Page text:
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The online outrage directed at Marissa Mayer "easy baby" statement is hurting working moms. The continuance of that outrage towards the termination of Yahoo's telecommuting policy is making working moms look bad. Come on ladies, pull it together and "keep your eyes on your plate," as my own mom says. Don't be contributors to the Martha Stewart Syndrome, where Martha went to jail for something that men do every day, but because she's a woman, got vilified and harshly criticized. Why are women wanting her to fail, especially as a newbie mom who hasn't been through anything yet? This is hugely frustrating to me.
Marissa Mayer is speaking to business men, not the working mom community. Not yet, anyway. She's the CEO of a Fortune 500 Company, that's a pressure and responsibility that most of us will never experience because of the nature of that label - it's the top of the top. Most importantly, Marissa speaks "guy". She works deeply in a guys world. Whether or not that's her tactic, she just does.
In a man's world, you don't want to emit signs of weakness, or you'll get snagged. Look at the criticism being written about her already. She's making major, life altering decisions for a company and its employees. I don't think you want her having spit-up in her hair when she is slamming down the ax on the telecommuting lifestyle, which makes many angry, some quit, and shareholders hold their breath that a huge move could be just what they want to see in a CEO. After a little seasoning, maybe shareholders will tolerate spit-up on her blouse, as Bonnie Fuller wants to see when she demands: "Show us some spit up you forgot to wipe off your blouse. Confess that you're so tired some days that you barely get your heels on or that you wish you could wear sweats to work." (personally, I really missed my high heeled boots when I was in my baby honeymoon period). But you've seen the movies. You've seen what happens to Diane Keaton in Baby Boom. She gets pushed out right away by the wolves that have been vying for her position! Ladies: PLEASE, let's not add to this! (note: Diane Keaton is also in denial of how much time the baby takes in the beginning of the movie)
She speaks Geek Guy:
- The majority of people in tech who code things are guys. She was Google's first female engineer (her father was an environmental engineer).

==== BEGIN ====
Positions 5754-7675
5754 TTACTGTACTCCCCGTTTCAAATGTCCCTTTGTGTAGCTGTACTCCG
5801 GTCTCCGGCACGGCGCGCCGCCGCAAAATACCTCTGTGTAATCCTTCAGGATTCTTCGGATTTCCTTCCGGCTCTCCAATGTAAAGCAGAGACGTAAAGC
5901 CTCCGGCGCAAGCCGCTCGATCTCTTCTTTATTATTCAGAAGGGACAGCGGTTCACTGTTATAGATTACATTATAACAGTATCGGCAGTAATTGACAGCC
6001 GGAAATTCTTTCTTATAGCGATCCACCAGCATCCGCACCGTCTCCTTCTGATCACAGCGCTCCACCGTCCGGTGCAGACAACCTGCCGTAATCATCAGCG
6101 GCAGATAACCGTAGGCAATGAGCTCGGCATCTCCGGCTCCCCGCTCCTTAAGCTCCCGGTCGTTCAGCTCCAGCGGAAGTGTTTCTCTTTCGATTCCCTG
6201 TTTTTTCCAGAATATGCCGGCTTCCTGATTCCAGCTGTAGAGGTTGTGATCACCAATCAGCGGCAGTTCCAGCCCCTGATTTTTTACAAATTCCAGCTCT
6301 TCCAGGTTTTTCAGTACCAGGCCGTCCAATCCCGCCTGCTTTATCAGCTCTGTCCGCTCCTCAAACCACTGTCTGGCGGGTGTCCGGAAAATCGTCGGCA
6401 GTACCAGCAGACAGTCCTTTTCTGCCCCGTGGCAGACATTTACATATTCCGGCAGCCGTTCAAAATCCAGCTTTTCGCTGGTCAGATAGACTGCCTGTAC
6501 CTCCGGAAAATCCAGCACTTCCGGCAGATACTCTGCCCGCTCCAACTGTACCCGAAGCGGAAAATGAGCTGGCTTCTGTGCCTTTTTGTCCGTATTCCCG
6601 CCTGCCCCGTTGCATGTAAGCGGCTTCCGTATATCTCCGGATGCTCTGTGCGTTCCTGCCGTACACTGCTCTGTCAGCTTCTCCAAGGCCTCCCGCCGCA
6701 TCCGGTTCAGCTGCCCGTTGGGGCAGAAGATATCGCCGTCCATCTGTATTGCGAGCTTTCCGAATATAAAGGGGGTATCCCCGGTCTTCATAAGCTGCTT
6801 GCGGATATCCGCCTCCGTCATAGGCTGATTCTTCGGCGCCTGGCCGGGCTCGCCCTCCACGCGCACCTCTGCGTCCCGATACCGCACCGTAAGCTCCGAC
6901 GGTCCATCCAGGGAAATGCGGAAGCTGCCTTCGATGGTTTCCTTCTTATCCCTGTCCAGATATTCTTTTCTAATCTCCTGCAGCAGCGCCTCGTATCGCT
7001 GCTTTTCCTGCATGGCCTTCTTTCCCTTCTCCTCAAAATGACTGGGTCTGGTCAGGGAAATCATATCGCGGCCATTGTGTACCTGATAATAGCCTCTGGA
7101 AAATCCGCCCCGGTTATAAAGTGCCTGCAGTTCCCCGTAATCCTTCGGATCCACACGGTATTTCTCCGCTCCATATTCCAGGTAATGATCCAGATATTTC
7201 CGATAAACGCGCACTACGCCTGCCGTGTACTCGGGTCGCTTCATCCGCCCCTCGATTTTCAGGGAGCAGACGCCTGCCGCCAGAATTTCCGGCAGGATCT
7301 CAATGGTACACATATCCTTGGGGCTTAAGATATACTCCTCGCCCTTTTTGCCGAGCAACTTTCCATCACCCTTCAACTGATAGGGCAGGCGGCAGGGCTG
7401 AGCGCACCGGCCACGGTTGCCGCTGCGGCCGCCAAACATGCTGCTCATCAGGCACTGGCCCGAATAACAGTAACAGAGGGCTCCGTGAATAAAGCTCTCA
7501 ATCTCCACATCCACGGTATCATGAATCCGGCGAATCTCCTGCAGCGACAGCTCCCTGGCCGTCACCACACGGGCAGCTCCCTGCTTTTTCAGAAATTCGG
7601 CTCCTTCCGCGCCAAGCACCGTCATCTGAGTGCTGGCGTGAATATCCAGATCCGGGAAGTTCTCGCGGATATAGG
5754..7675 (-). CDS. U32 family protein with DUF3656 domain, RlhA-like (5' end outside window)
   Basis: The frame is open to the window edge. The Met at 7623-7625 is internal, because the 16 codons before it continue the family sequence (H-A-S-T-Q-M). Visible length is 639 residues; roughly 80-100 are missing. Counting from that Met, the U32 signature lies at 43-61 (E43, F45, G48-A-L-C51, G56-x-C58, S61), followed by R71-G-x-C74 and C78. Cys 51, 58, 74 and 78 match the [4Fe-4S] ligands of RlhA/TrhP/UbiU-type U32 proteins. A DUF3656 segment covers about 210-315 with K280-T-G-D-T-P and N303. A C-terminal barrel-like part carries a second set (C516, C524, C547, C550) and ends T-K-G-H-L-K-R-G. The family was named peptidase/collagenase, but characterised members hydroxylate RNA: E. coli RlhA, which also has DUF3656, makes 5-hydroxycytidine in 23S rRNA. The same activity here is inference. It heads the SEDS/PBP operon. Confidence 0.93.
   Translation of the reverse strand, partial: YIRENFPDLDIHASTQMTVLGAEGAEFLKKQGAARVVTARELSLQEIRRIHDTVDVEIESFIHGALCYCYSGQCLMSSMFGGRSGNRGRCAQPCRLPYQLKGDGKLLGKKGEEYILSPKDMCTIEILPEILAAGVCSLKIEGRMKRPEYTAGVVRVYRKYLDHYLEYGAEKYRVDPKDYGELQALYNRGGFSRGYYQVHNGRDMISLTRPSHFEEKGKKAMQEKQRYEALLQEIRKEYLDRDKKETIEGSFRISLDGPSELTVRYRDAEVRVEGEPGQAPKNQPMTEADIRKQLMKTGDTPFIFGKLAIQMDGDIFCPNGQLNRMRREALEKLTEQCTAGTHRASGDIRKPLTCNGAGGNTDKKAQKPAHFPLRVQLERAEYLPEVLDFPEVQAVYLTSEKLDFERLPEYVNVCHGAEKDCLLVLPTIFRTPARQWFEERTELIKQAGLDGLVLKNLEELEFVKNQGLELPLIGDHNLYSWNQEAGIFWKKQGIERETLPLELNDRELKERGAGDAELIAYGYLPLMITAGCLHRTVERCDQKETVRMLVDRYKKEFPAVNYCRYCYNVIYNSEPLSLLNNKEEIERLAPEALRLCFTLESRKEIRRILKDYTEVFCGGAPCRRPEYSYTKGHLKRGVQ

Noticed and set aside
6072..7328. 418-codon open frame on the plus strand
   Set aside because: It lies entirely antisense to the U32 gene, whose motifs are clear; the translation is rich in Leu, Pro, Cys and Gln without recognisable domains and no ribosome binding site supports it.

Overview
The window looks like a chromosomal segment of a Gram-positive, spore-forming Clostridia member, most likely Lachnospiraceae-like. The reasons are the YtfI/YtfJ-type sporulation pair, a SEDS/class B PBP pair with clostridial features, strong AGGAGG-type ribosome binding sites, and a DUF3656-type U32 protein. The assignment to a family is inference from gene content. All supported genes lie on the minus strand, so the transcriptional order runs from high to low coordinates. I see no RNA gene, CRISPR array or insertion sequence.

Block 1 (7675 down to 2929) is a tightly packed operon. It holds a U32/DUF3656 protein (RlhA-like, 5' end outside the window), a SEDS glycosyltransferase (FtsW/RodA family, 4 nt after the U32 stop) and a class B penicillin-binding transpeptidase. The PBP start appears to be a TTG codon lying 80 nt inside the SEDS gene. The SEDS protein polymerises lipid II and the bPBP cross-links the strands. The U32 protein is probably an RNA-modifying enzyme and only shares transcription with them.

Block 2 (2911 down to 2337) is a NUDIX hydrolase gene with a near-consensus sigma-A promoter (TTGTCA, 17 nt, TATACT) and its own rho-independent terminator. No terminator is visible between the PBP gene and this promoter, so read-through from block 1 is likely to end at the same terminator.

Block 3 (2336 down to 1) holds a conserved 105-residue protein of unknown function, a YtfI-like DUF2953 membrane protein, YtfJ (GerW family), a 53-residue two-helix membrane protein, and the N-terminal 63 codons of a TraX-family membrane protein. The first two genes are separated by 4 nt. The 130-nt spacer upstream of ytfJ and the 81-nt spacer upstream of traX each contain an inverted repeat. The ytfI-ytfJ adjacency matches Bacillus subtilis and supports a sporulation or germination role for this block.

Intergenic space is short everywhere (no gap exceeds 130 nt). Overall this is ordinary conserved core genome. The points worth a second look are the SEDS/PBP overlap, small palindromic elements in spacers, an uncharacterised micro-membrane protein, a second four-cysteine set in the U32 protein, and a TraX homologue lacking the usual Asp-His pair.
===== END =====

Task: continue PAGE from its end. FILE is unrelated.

- Marissa dated Google's co-founder and current CEO Larry Page. That's pretty geeky guy-ish.
- Her brain thinks technically. Even though she embraced ballet in yer youth, and design, and had a Jackie-O doll collection, her brain probably works very decisively, as she pursued a career in tech that usually appeals to guys.
She speaks Football Jock Guy:
- In her Forbes interview, she quoted the football coach for the Greenbay Packers. Come on girls, really? Is this not a clue for you that she's not speaking to working moms right now?
- Her voice sounds like someone who is cheering at a football game. That interview was the first time I'd heard her voice, and it immediately surprised me. As technical and design oriented as she is, her voice sounded like that of a college girl from a Big 10 school who has a cozi-collection for tailgaiting parties. And is probably an expert tailgater.
- She advocates to "ruthlessly prioritize". In the Forbes interview, when asked how she gets it all done, Marissa pauses for a bit longer than normal, and she answers that she ruthlessly prioritizes. Small business owners knows what this means. I can't imagine what it means for her at her level, but the term "ruthless" should indicate to us that she's in an intense place.
The working mom community is known for being supportive, yet extremely judgmental (probably just the nature of being a woman). Let's show the supportive side, because right now, she's changing history and expectations of working moms for us. Let's please not give her a hard time, and show her a lot more respect for being a (new) mom who's getting it done.
And slightly off topic, as to the telecommuting decision that I blogged about earlier: Working from home can be productive for some, but not all, and it's certainly not helpful to have family around when you are working. Family sees you, and they want something from you. Love, food, attention. Sometimes just going to the office for a mom can be pure bliss (assuming you love your job, or own your business, because usually small business owners and hopefully CEOs love what they do).